According to Maloof, "The document says sarin from al-Qaida in Iraq made its way into Turkey and that while some was seized, more could have been used in an attack last March on civilians and Syrian military soldiers in Aleppo. ... It revealed that AQI had produced a 'bench-scale' form of sarin in Iraq and then transferred it to Turkey."

Quoting from the NGIC's report, Maloof wrote that it "depicts our assessment of the status of effort at its peak -- primarily research and procurement activities -- when disrupted in late May 2013 with the arrest of several key individuals in Iraq and Turkey. ... Future reporting of indicators not previously observed would suggest that the effort continues to advance despite the arrests."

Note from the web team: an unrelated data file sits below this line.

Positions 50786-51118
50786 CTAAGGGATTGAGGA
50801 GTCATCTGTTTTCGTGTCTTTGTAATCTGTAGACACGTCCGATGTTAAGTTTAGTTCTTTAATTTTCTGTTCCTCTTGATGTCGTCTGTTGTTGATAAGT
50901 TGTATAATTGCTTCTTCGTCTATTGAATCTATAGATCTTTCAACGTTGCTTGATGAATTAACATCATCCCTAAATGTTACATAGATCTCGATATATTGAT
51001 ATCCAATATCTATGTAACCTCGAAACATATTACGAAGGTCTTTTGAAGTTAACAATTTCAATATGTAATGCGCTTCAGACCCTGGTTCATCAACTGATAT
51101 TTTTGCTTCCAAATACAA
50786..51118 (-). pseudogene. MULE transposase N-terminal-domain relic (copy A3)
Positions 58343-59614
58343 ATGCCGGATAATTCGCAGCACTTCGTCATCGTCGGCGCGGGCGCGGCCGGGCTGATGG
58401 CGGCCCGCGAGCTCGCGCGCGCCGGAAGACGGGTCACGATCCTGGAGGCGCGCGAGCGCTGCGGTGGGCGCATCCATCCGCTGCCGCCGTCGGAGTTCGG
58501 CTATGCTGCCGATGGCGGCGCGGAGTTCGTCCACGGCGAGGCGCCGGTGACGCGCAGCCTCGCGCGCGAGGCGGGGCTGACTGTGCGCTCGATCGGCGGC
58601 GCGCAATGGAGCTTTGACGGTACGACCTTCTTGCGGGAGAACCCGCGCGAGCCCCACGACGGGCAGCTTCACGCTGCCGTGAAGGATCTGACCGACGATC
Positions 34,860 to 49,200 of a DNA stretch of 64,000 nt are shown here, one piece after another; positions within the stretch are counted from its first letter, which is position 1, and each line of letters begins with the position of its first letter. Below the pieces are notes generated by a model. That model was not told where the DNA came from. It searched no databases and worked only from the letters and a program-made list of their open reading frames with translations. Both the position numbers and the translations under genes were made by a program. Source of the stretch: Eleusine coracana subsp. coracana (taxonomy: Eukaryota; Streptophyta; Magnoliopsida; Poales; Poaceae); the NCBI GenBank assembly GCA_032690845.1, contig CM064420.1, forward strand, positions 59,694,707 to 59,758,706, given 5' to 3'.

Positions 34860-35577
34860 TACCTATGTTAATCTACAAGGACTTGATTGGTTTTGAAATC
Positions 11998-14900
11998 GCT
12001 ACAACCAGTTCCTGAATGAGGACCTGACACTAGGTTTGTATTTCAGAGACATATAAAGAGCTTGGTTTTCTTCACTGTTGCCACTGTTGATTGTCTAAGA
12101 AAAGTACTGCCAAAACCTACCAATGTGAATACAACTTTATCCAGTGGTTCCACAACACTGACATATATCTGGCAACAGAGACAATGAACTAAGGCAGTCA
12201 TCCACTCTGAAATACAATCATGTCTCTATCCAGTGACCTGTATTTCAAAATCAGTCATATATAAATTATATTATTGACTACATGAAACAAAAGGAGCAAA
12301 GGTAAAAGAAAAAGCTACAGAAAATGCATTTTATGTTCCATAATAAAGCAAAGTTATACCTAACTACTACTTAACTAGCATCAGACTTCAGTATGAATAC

Maloof further reported that a 100-page report sent by the Russian government to the UN claims that rebel sarin gas was "manufactured in a Sunni-controlled region of Iraq and then transported to Turkey for use by the Syrian opposition, whose ranks have swelled with members of al-Qaida and affiliated groups."

Last week, prosecutors in southern Turkey obtained an indictment alleging that two Syrian rebel groups were seeking to buy precursor chemicals for the production of sarin gas, Turkish media reported. The indictment named six defendants, including Syrian national Hytham Qassap, and accused them of seeking the chemicals for Islamist rebels in Al Nusra Front and the Ahrar al-Sham Brigades.